Increasing numbers of pupils are coming to school hungry, anxious and unable to concentrate on their learning because of the financial pressures on their families, a survey by the NASUWT, the largest teachers’ union in the UK, has found.


The survey has been carried out by the NASUWT for the last three years and each year teachers report the problems of the impact of financial hardship are increasing.


Growing numbers of teachers and schools are having to step in and provide food, equipment and clothing for pupils and to offer financial advice and make referrals to external sources of support for struggling families.


Over 3,250 teachers responded to the survey about their experiences over the last year.


Results included:


  • Almost three quarters of teachers have seen pupils coming to school hungry;
  • Over half  said they have seen pupils who are unable to afford uniform ;
  • Over a quarter said they have given food to hungry pupils and over half said they had seen their school give food to pupils;
  • Almost two thirds said they had lent or given pupils school equipment and over half said their school had done so;
  • 15% have given pupils clothing and 59% said their school has done so;
  • 41% of teachers have given advice to families on issues related to financial pressures.


Housing is an increasing issue, with over a third of teachers saying they have seen pupils who have been living in temporary accommodation. A quarter have seen pupils who have lost their homes and over a third have seen pupils who have had to leave school mid-term because they were forced to leave their homes.


When asked about how financial pressures affect pupils, over half of teachers reported witnessing rising levels of anxiety among pupils. Nearly three quarters report pupils being absent from school and nearly two thirds say pupils have exhibited behaviour problems.


Chris Keates, General Secretary of the NASUWT, said:


“It is clear that teachers and schools are being left to pick up the pieces of callous fiscal and social policies.


“Poverty is not incidental to teachers. It is a key inhibitor to educational progression and schools simply cannot be expected to tackle these issues alone.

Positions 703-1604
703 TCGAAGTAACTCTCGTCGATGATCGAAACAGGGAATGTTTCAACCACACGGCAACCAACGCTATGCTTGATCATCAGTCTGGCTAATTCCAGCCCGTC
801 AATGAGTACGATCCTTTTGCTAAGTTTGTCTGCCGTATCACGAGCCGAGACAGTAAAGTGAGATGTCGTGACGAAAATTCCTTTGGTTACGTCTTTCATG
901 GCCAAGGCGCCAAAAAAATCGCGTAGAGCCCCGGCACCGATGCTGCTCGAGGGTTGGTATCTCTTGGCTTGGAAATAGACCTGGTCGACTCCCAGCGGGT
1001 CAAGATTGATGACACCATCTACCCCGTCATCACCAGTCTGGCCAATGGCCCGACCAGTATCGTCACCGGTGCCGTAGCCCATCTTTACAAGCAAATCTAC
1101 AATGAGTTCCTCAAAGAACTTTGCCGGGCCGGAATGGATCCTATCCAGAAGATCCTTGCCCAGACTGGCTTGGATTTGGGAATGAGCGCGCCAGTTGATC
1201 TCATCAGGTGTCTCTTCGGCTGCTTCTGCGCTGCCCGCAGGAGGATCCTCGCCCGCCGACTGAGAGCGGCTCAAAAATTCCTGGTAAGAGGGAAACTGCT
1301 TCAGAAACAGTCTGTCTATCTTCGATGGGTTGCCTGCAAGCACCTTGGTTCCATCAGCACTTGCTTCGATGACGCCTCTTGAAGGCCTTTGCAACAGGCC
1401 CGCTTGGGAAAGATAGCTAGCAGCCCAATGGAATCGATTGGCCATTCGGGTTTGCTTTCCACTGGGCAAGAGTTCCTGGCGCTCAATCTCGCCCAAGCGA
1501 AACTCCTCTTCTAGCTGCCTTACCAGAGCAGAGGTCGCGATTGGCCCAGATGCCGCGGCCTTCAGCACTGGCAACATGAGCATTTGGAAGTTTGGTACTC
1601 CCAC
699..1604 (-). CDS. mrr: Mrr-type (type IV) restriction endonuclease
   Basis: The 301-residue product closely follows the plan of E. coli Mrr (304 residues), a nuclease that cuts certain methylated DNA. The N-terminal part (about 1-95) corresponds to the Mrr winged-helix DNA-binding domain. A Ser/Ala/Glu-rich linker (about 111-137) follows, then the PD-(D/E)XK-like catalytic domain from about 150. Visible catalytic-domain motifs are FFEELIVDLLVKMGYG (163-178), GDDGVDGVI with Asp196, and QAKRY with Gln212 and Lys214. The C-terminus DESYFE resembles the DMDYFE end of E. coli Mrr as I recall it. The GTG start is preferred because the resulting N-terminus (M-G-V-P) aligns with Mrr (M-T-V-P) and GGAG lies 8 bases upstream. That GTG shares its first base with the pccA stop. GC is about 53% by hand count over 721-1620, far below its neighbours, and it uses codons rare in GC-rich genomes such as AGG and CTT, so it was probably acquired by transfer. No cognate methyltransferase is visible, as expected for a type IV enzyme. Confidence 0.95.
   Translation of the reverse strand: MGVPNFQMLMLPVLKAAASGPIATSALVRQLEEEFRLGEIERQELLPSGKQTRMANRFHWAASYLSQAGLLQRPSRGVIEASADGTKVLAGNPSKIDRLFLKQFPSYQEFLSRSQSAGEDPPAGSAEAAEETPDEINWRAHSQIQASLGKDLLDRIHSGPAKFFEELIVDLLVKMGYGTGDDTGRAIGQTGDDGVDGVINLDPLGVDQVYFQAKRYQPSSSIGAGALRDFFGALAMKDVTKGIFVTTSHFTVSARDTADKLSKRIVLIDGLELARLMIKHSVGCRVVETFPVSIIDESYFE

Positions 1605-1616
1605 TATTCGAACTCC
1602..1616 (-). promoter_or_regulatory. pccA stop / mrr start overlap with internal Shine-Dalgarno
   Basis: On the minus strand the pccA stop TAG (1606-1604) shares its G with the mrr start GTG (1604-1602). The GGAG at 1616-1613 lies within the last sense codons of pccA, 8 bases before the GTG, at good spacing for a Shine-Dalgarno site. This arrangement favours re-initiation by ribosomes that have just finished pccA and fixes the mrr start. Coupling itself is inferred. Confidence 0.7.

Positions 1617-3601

“This year’s survey confirms the trend of the previous two years that the position is worsening.


“As the survey shows, poverty and homelessness take an enormous physical and emotional toll on children. They often cannot concentrate when they are in school because they are tired, hungry and anxious.


“Children living in poverty are more likely to suffer from low confidence and behavioural issues.


“Homelessness leads to ill health and absenteeism when the distance and cost of travelling to school from temporary accommodation is prohibitive.


“Teachers and support staff are mending clothes and washing uniforms, providing food and equipment.


“It is hardly credible that this is happening in one of the world’s largest economies.


“Yet despite this evidence of misery the Chancellor continues to cut public services which are the only remaining lifeline for many children and families.”





Teachers’ experiences


Comments from teachers asked to share observations of the effects of financial hardship over the last 12 months included:


“Some families have been so poor staff have donated food and toiletries to help them out. One teacher washes one child’s uniform.”


“I have had more contact with parents who are at their wits end with knowing what to do – as they just cannot give any more. Many are parents working multiple low pay jobs to make ends meet and then being unhappy at not being able to give the support of being there for their children. More children telling me that there is no-one at home morning or evening or both (due to work shifts) and I have had to give out and purchase resources like pens etc for more students who in tears are admitting that they just have nothing to get these basics.”


“Increased financial pressure on already vulnerable families has led to pupils feeling less secure, which affects their capacity to engage with learning and to make progress. Parents on low incomes are increasingly coming to the school for support with a wide range of difficulties, as access to other services is reduced.”


“Pupils are being rehoused in temporary accommodation out of the borough. Parents continue to bring their children back to the school, despite long journeys, as they hope they will be rehoused back in the area, close to their family and friends. This is an increasing problem. The children are too tired to concentrate in school as they are leaving home so early.”


“Trying to support socioeconomically deprived pupils and families, without access to appropriate agency support or funding is the largest cause of stress in my daily life. It is the priority that keeps me in teaching, but I know that I am on the brink of burning out and do not think I can continue much longer in the current economic climate.”


“We have a number of children whose families have become homeless or at risk of losing their homes. Due to the huge cost of housing in our area it means that the catchment area has become unaffordable for a number of medium and low income families. This means they are forced out of the immediate area so children have to travel further. If they have children who are different schools this makes it even more difficult due to the popularity of our school.”


“The community I work in is economically deprived so many students have uniform that is way past its best and at a stage that it cannot be darned or sewn back together. Most days I have a sewing needle or darning needle in my hand mending students’ clothes so they look a bit better and feel a bit better about themselves. I even have a supply of superglue in my desk drawer to mend shoes as well. I know I am not the only member of staff that does this.”


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